Purpose. The aim of this study is to evaluate whether lung ultrasound, in addition to physical examination, leads to a reduction of the admission rate for acute decompensated heart failure of patients with chronic heart failure (HF) followed in the outpatients heart failure clinic. Methods. This is a prospective randomized study. The planned sample size consists of 440 patients with chronic HF. The inclusion criteria are: (1) male and female aged between 18 and 90 years (2) signed written informed consent (3) history of HF for at least six months, (4) left ventricular ejection fraction < 45%, (5) adequate medical therapy for HF for at least two months. The exclusion criteria are: (1) concomitant enrollment in other clinical studies, or treatment with experimental drugs or devices within 30 days of clinical assessment, (2) inability to undergo to the planned follow-up and procedures (3) documented pulmonary infections (3) interstitial lung disease and class 4 chronic obstructive pulmonary disease according to GOLD classification. Patients are randomized in two groups: group A, patients undergoing to lung ultrasound and physical examination; and group B, patients undergoing to physical examination only. Patients are evaluated at baseline and after three months with medical history, Quality of Life test, physical examination, blood sample for hematochemical (creatinine, electrolytes, BNP/NTpro-BNP). The diuretic therapy is then optimized according to the presence and severity of B-lines in group A and physical examination in group B. Only patients enrolled in group A undergo to a lung ultrasound examination to assess the extent of pulmonary congestion, through its evidence of B-lines. B-lines originate from the contrast between air-filled structures and water-thickened pulmonary interlobular septa. This leads to linear echogenic vertical artefacts that spread from the pleural layers downwards in the screen. The ultrasound examination is performed with a handheld echocardiography device. The physician carries out a scan of the pulmonary fields, from basal towards mid and apical fields, through the midaxillary line while the patient lies supine. The quantification of B-lines is performed according to their extent over the lung fields. All the information are recorded in dedicated forms. The results are evaluated according to the following criteria. The primary end-point is a significant reduction of hospitalizations for acute decompensated HF in group A during the follow-up period. The secondary end-points are changes of NT-proBNP values, quality of life test (QLT) score and cardiac mortality.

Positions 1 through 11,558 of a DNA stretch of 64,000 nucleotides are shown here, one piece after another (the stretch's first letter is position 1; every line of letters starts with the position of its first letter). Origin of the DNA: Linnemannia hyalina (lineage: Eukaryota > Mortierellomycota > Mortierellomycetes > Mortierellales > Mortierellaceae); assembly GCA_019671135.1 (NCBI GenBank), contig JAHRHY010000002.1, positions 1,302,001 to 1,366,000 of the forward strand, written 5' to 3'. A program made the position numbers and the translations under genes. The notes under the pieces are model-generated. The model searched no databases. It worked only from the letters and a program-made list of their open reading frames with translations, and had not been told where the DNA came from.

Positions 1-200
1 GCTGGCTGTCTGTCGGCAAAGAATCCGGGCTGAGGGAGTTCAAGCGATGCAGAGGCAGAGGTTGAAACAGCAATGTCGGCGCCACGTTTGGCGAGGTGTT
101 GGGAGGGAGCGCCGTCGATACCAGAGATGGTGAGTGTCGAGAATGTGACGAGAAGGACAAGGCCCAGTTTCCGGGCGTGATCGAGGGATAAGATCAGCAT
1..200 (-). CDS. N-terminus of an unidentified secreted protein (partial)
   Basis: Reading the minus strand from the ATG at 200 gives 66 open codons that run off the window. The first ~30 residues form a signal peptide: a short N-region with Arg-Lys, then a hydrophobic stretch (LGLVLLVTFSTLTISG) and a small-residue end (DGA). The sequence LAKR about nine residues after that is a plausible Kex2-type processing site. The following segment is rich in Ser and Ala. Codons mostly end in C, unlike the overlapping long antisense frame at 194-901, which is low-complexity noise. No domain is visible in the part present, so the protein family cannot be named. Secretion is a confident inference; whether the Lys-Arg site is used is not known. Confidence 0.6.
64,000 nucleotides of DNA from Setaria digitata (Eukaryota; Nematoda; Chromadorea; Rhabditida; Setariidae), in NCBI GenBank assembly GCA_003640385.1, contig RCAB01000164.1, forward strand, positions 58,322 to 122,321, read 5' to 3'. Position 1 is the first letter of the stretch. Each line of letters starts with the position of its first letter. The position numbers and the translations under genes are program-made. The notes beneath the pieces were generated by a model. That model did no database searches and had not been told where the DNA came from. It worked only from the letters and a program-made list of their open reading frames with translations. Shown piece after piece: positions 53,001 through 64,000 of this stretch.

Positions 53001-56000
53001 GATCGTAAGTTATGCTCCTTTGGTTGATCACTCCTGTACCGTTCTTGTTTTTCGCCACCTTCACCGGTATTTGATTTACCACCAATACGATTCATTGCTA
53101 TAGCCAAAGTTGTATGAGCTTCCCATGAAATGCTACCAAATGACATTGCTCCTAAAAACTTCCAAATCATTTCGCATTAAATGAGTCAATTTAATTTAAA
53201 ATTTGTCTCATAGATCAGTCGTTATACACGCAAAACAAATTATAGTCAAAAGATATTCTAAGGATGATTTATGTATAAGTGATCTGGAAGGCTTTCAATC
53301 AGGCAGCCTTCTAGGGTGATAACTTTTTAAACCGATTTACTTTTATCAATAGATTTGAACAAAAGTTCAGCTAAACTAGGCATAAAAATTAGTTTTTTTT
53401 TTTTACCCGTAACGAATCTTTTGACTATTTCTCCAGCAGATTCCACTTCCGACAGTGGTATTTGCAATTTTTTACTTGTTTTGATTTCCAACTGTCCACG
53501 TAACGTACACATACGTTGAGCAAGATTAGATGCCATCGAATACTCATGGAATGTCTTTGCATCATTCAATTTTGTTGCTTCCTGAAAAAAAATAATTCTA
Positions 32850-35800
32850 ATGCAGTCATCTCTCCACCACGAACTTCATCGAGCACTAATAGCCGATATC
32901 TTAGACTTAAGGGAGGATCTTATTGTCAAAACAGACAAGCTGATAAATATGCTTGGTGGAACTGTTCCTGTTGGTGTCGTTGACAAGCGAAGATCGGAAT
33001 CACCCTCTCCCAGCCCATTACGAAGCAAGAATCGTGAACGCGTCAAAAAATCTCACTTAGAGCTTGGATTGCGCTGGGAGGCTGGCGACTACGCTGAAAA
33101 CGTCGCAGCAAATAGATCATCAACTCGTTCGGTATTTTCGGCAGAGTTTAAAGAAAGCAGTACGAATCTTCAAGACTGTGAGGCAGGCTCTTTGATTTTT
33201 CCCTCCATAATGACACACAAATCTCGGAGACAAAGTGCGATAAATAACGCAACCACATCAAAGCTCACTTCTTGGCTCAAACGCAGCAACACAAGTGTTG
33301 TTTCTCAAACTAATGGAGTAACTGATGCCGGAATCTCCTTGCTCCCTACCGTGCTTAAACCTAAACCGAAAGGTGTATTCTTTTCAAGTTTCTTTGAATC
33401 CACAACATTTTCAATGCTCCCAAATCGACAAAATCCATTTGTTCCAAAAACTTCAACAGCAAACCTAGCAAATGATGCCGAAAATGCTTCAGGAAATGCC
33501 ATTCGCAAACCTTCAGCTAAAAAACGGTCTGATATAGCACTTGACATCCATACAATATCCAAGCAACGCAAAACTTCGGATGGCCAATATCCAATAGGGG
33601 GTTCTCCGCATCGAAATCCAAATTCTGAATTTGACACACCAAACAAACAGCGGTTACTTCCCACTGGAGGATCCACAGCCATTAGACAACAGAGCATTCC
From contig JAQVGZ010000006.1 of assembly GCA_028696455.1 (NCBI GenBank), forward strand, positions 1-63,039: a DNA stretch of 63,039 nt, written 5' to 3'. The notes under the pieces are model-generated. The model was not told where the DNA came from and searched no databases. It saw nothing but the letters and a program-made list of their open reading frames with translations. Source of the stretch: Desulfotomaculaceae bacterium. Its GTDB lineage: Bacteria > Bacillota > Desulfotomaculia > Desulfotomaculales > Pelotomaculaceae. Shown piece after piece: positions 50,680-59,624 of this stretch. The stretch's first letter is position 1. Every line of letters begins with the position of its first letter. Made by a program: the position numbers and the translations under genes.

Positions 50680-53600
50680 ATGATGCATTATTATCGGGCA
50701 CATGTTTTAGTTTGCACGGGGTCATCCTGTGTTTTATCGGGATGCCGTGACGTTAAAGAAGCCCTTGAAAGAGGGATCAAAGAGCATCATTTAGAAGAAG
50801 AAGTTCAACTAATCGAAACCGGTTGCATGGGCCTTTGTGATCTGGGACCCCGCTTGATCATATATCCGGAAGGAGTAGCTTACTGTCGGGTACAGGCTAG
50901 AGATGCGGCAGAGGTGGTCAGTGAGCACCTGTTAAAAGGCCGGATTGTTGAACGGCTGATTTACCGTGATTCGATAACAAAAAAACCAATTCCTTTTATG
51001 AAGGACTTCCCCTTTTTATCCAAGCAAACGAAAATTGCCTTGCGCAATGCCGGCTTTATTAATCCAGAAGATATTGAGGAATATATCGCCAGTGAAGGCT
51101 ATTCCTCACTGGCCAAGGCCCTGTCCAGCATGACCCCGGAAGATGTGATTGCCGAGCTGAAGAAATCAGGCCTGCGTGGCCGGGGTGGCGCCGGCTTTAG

A randomized study designed to determine whether telephone based interventions can prevent return hospital visits for elderly and frail patients with acute symptoms of heart failure. Specifically, the intervention will improve patients ability to monitor and address self care of heart failure at home.
This is an exploratory study to evaluate lung ultrasound as a method for measuring extravascular lung water in stabilized patients during hospitalization for ADHF. Subjects who have been stabilized following admission for ADHF and capable of lying supine will be evaluated by lung ultrasound to determine the degree of lung congestion as measured by the total B-line score. Since different patients may require different degrees of postural change and/or other maneuvers (e.g., leg elevation or exercise) to induce B-line increments, a tailored sequential protocol will be employed to define which maneuvers are sufficient for each patient.
Acute Decompensated Heart Failure (ADHF) is a major cause of morbidity and mortality. It is associated with increased systemic inflammation. Previous studies have demonstrated increased levels of cytokines such as C-reactive protein (CRP), interleukin-1 (IL-1), interleukin-6 (IL-6), interleukin-10 (IL-10) and Tumor Necrosis Factor alpha (TNFα) in patients with heart failure (HF). Increased activity of sympathetic nervous system in ADHF is linked to inflammation. Previous anti-inflammatory drug therapies in HF have demonstrated no significant impact on cardiovascular outcomes. Low-level vagus nerve stimulation (LLVNS) is a non-invasive way to modulate autonomic tone and thereby inflammation. Vagal nerve stimulation is thought to increase the parasympathetic activity and suppress the sympathetic activity. Clinical studies of vagal stimulation in chronic HF have been negative. Recent experimental and clinical data suggest that low level tragus nerve stimulation (LLTNS) may produce the same desired neuromodulator effect compared to LLVNS. It is however unknown if LLTNS in ADHF will directly lead to a reduction in the levels of pro-inflammatory cytokines (CRP, IL-1, IL-6 and TNF-α) and an increase in the level of anti-inflammatory marker IL-10.The objective of this proposal is to determine the impact of LLTS on inflammatory cytokines in patients with ADHF. Patients will be randomized to either active or no stimulation(~8 hours daily). Serum collected will (post admission and on days 2, 3 and 4 post admission) will be used for cytokine measurement. This investigation will likely establish the first evidence of effects of LLTS on suppression of inflammation in patients presenting with ADHF.